In the wake of Walker’s Wednesday maneuver, National Review‘s Daniel Foster mourned the extent to which Americans still (or maybe more so now) recognize union rights as democratic rights, or as any kind of right at all:
To hear all the talk of the “rights” — even “civil rights”(!) — that have been stripped from public sector workers in this bill by the “far right wing” is to see Stockholm Syndrome on a massive scale…The fact is that no individual human being lost a single right in Wisconsin tonight.
The right that Scott Walker and company are desperate to deny is this: the right of a worker to sit across the table from her boss as an equal, with the security of solidarity and the leverage of collective action, and say “No.” It’s the right to say safety rules are too weak or healthcare is too expensive and to exercise voice with strength rather than to exit in hopes of finding a charitable boss somewhere else. And with it goes the right – also attacked by Walker – to act together to move your boss.
There are no workers that conservatives believe should exercise these rights -unless, maybe, they’re in a history book. Either the job you do is too important to be subject to your needs (like TSA screeners), or the business you work for is too small (like a store), or your company is too generous already (like Starbucks), or you’re not really a worker (like domestic workers), or your job requires too much independent thinking (like graduate teachers), or your job should be done by a teenager and you should go to college (like fast food), or – like public workers in Wisconsin – you don’t need an organized voice on the job because you get to vote on who runs the government.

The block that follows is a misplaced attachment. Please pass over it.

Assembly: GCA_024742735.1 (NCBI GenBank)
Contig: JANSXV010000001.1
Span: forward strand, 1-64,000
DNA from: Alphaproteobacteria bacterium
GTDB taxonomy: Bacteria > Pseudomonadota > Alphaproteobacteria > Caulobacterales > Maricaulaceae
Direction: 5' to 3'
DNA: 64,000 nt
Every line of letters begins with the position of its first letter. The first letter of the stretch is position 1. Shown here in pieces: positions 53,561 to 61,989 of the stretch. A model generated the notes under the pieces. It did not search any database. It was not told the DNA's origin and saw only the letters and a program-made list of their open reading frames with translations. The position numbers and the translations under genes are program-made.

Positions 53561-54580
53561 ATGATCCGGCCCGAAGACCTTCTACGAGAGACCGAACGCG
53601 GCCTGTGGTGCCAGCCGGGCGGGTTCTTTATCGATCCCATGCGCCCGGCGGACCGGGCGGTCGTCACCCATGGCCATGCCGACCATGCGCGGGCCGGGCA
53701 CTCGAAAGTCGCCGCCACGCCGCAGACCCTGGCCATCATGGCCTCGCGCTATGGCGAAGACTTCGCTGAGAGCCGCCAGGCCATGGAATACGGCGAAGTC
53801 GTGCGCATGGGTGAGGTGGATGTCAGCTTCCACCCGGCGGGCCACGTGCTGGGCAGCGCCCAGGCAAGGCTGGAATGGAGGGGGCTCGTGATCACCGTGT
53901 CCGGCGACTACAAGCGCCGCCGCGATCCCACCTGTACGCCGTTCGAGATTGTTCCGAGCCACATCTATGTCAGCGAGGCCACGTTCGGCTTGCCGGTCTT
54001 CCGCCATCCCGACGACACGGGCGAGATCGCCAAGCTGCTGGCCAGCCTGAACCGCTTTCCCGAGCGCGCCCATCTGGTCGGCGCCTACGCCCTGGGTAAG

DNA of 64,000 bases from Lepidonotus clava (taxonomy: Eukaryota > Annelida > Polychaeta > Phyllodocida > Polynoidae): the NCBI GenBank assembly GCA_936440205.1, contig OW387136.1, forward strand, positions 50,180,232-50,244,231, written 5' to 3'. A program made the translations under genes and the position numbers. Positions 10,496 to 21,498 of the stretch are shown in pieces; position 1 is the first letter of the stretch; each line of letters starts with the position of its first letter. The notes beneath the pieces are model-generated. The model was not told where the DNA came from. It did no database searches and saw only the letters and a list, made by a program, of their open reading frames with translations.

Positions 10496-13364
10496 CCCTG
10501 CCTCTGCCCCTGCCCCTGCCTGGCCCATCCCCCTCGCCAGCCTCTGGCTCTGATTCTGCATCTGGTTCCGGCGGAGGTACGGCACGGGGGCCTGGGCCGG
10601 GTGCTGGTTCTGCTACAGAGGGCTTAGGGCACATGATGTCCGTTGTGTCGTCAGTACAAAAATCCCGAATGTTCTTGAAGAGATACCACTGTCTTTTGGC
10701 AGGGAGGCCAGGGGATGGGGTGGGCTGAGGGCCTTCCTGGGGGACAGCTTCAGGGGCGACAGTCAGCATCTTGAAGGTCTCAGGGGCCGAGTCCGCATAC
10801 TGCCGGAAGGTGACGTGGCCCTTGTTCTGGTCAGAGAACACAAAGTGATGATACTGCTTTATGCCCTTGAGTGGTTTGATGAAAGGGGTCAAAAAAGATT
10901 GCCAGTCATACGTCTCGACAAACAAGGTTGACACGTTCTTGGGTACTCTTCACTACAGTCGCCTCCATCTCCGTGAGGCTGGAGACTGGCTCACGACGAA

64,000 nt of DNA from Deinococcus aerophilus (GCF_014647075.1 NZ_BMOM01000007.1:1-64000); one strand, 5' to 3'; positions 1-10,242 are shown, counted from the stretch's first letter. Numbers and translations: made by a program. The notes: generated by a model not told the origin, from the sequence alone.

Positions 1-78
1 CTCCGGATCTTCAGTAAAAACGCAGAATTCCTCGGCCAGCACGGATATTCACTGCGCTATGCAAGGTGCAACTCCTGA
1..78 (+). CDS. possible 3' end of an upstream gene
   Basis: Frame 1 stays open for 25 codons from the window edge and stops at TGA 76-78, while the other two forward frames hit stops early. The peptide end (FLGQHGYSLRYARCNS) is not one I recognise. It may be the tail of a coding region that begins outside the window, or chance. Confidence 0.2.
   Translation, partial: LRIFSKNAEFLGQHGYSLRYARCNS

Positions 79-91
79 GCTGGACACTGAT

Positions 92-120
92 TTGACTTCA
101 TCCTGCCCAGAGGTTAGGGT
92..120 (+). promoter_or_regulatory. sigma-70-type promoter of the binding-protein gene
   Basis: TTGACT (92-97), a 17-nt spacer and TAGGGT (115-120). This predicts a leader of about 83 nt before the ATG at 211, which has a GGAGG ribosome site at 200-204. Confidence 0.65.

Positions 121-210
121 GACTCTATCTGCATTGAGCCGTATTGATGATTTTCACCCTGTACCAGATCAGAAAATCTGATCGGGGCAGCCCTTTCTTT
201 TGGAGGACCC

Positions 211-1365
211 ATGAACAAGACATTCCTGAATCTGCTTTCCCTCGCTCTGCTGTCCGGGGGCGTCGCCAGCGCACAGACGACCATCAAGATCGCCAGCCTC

Conservatives don’t want you to bargain collectively. They want you to take what your boss offers or be replaced by someone else who will. They want the kind of freedom celebrated by the bosses in The Grapes of Wrath: a boss’s freedom to get any work done under any conditions for any compensation they can find someone desperate enough to agree to; a worker’s freedom to agree to a boss’ terms or go hungry – or swell the ranks of debtor’s prison.
Folks are right to call attention to the rushed, maybe illegal way that Walker and company pushed through his rights-stripping bill Wednesday night (my basic approach to procedure is a) when there’s a chance to lay down procedural law, we should go for more democratic rules and trust we’ll be better off with them in the long term and b) in the meantime, we should press any legal opportunity available under existing rules – budget reconciliation, denying a quorum – to achieve just ends). But let’s keep focus on what it is that makes Walker’s bill, and the others like it (and the existing status quo for too many workers in America) undemocratic: it denies workers the democratic right to bring their vision for their workplace to the bargaining table, put it up against their boss’s, and struggle for what they sense is right for their families and for the fellow citizens they serve.
It can’t stand, and it won’t.